Sleep Medicine


  • Snoring and Obstructive Sleep Apnoea (OSA)
  • Causes of Snoring and Obstructive Sleep Apnoea
  • Signs and Symptoms of Obstructive Sleep Apnoea (OSA)
  • Assessment of Obstructive Sleep Apnoea
  • Treatment of Snoring and Obstructive Sleep Apnoea
  • Continuous Positive Airway Pressure (CPAP)
  • Dental (Oral) Appliances
  • Surgery
  • Snoring and Obstructive Sleep Apnoea in Children

Throughout the western world, extensive studies have shown that up to 40% of male, and 30% of female adults have a significant level of snoring, increasing in frequency with age, weight gain, smoking, and alcohol consumption. This snoring can cause significant medical problems, and research has further shown that severe snoring may be a causative factor in the occurrence of strokes. Snoring can also often be a significant source of tension in personal relationships.

Snoring may also indicate the presence of a potentially serious medical condition called Obstructive Sleep Apnoea (OSA). The incidence of OSA in the population has been estimated at approximately 22% of males and 17% of females. Post menopause, the incidence of OSA increases in females to equal that seen in males.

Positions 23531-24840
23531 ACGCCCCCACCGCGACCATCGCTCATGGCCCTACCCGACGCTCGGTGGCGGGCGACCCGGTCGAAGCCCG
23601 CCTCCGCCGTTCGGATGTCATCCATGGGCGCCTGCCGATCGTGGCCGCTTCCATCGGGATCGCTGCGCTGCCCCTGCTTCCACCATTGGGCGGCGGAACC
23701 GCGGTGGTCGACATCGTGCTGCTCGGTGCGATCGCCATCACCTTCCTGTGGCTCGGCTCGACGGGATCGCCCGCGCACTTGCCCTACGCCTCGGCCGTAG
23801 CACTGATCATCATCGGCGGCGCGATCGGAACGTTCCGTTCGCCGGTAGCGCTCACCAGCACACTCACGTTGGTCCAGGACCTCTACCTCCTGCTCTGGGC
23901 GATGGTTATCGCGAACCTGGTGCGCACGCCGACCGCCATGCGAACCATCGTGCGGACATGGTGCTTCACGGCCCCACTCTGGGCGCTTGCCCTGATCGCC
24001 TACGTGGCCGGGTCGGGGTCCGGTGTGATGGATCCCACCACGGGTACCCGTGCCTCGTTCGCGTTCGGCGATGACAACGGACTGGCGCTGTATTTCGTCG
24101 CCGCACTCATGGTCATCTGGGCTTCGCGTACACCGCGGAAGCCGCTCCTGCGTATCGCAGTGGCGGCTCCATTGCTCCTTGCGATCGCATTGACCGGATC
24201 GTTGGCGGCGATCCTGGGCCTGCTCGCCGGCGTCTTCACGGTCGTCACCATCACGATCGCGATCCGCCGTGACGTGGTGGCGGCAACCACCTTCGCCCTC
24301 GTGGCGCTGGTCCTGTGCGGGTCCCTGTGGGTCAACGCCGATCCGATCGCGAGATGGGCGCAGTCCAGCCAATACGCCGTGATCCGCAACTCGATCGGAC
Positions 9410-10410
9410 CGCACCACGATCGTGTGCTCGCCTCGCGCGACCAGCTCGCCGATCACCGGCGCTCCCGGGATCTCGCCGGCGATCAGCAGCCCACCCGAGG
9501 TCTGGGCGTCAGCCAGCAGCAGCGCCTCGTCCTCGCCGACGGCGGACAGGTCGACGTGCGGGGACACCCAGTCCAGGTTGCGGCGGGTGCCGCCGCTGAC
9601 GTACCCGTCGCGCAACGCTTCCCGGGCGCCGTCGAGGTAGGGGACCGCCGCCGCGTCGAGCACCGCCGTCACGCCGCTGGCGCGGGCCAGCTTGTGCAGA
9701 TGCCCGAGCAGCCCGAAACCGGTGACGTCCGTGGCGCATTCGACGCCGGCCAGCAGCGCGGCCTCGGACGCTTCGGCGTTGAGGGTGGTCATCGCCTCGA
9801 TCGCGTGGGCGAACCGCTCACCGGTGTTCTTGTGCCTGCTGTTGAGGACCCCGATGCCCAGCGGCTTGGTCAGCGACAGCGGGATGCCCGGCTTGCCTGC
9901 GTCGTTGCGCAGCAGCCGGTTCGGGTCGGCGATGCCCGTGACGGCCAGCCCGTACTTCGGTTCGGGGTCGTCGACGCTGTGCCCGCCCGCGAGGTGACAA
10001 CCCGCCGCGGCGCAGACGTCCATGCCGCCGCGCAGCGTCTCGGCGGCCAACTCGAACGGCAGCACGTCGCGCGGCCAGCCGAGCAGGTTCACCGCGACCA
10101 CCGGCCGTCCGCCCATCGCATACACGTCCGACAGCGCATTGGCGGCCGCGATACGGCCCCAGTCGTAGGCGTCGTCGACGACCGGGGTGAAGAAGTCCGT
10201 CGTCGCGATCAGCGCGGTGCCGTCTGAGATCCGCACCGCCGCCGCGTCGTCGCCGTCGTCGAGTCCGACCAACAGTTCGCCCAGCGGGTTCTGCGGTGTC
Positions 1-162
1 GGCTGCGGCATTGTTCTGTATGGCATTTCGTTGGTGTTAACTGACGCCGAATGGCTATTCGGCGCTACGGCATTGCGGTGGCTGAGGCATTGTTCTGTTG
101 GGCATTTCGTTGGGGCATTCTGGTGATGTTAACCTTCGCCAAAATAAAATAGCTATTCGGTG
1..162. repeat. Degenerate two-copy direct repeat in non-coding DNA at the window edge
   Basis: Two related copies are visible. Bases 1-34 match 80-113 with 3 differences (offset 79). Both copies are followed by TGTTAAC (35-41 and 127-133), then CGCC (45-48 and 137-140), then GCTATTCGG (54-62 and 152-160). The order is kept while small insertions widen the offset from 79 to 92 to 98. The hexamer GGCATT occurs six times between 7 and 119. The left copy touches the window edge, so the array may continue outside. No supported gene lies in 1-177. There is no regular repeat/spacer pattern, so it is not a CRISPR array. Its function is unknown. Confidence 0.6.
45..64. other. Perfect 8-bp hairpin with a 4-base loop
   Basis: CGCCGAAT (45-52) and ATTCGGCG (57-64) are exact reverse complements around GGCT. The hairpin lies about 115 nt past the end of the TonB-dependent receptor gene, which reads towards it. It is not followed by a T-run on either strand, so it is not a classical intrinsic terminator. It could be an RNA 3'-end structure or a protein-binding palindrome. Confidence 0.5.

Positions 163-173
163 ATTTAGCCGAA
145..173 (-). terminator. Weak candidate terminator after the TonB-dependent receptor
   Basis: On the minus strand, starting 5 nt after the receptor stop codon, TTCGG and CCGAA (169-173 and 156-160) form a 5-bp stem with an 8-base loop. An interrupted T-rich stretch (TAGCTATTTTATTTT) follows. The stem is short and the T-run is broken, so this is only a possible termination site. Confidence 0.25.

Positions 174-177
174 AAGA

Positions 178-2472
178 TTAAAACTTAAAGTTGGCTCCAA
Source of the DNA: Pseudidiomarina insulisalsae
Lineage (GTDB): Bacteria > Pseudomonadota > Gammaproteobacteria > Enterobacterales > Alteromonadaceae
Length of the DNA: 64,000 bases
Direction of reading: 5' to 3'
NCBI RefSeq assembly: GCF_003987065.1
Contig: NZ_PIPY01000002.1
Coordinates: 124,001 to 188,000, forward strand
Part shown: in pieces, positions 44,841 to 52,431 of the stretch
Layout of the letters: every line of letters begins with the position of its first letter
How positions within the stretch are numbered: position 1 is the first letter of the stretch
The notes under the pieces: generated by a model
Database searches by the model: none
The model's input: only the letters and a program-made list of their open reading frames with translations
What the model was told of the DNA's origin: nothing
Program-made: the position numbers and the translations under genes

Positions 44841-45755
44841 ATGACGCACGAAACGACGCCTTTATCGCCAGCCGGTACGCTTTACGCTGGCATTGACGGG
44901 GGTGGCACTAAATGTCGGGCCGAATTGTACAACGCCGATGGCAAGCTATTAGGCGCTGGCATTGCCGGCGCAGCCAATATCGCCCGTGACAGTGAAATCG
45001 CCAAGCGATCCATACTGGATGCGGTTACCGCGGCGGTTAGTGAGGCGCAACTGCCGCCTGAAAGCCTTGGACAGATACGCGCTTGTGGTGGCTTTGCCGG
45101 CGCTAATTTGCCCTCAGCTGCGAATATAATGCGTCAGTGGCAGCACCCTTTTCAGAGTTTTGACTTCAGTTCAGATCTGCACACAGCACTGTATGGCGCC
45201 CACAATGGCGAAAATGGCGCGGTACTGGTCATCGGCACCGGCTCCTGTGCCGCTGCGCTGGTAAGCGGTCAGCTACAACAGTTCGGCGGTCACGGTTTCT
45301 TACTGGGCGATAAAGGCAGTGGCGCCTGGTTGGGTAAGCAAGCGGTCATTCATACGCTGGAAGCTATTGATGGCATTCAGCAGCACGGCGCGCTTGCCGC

Obstructive Sleep Apnoea leads to episodes of partial cessation of breathing (called hypopneas) or complete cessation of breathing (called apnoeas) throughout the night for periods of from 10 seconds to over one minute per episode. In severe cases of OSA, this can happen over 100 times per hour throughout the total sleep time. This allows oxygen levels in the blood to fall multiple times each night, and this can lead to serious medical conditions such as:

  • Hypertension
  • Heart disease
  • Cardiac Arrhythmias
  • Diabetes
  • Decreasing neurocognitive function,

and may even lead to a life-threatening event such as a heart attack or stroke.